In addition, these candidates may also be individuals who sell big capital equipment—either inside or outside healthcare—because they have a history of understanding customers and tailoring solutions appropriately.
Internal candidates are often not suitable but are found organizationally acceptable because they at least speak “our” language. To achieve the scale to which we aspire, the challenge is to bring in outsiders and ensure they succeed. Our advice comes in four areas:
- Implement a rigorous evaluation program. This cannot be a case of a few interviews and some chemistry. The process needs to include work sample tests and open-ended, industry-agnostic case studies to observe performance versus discuss history. Targeted selection principles also increase predictive abilities.
- Design development programs for key account managers that allow them feedback and peer interaction to hone their craft. This can come in the form of key account manager “summits” to bring the practitioners together, encouragement of in-field collaboration experiences, or having key account managers report to a dedicated director who can apprentice this type of sell. The key is to combat the temptation to plunk key account managers in the field, alone, and expect them to fully develop their own potential without collaboration challenges.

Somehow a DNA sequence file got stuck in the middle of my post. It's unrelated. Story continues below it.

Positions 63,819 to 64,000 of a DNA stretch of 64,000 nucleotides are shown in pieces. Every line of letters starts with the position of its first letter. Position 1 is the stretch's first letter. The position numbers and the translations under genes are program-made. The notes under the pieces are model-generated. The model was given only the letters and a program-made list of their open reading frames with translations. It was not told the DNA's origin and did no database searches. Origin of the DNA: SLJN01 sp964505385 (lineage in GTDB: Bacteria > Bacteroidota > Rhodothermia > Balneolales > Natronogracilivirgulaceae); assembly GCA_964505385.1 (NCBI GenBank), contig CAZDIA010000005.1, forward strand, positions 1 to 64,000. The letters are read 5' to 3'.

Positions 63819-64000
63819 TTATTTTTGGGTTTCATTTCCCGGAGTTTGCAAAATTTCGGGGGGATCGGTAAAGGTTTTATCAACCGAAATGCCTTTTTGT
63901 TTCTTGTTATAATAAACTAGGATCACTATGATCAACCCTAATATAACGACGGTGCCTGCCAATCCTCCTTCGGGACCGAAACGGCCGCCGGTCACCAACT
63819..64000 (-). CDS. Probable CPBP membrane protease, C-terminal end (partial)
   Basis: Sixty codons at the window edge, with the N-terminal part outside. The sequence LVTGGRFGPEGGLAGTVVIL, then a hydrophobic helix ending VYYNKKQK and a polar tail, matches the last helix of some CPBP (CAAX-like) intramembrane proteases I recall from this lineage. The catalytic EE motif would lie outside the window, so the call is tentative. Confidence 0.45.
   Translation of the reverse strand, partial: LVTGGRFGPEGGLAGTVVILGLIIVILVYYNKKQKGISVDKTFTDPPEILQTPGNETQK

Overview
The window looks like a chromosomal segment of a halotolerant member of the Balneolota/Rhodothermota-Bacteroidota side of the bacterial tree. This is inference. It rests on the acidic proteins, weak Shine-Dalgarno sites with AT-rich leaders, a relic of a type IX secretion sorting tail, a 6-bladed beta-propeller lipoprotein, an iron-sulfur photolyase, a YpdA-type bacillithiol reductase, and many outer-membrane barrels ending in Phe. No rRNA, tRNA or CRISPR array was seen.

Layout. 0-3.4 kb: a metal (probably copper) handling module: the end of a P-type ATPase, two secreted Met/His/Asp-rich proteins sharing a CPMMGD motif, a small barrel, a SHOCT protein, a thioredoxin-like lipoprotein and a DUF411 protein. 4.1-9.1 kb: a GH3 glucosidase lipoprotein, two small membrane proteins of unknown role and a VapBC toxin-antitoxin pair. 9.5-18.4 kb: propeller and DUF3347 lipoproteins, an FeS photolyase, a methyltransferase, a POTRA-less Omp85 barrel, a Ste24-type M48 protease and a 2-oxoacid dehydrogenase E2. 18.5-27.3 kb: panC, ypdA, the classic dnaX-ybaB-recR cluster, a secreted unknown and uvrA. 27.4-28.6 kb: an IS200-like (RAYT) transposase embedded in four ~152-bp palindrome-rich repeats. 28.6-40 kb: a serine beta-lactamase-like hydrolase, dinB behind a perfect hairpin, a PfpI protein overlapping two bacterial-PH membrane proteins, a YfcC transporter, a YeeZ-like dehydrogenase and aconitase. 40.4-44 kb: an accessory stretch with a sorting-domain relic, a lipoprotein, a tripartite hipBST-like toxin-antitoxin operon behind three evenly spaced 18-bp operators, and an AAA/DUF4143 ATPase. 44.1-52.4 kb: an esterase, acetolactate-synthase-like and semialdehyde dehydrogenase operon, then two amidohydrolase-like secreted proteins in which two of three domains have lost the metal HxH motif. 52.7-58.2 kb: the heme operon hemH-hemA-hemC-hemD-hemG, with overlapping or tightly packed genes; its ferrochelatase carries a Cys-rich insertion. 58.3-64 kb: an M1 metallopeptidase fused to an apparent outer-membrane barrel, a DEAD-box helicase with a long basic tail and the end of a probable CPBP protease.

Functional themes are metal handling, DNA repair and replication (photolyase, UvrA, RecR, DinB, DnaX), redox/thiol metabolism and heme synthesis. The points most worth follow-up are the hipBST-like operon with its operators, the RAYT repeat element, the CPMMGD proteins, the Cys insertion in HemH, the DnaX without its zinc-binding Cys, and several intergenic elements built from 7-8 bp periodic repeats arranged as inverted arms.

- Pair outsiders with insiders. Newcomers to the medical device industry cannot be left to sink or swim. Their rapid assimilation of industry language, common practices, and customer priorities is essential to their success. This cannot be left to chance. Often, new key account manager hiring is best when there is a balance of insiders with newcomers.
- Scale slowly. While this should seem obvious, nothing is more harmful to the key account way of thinking than poorly selected talent. A modest investment becomes a large one, expectations grow and the ability to deliver is undermined by the thin talent pool. In general, the best way to make the transformation is to move no faster than the pace of acquiring and developing talent.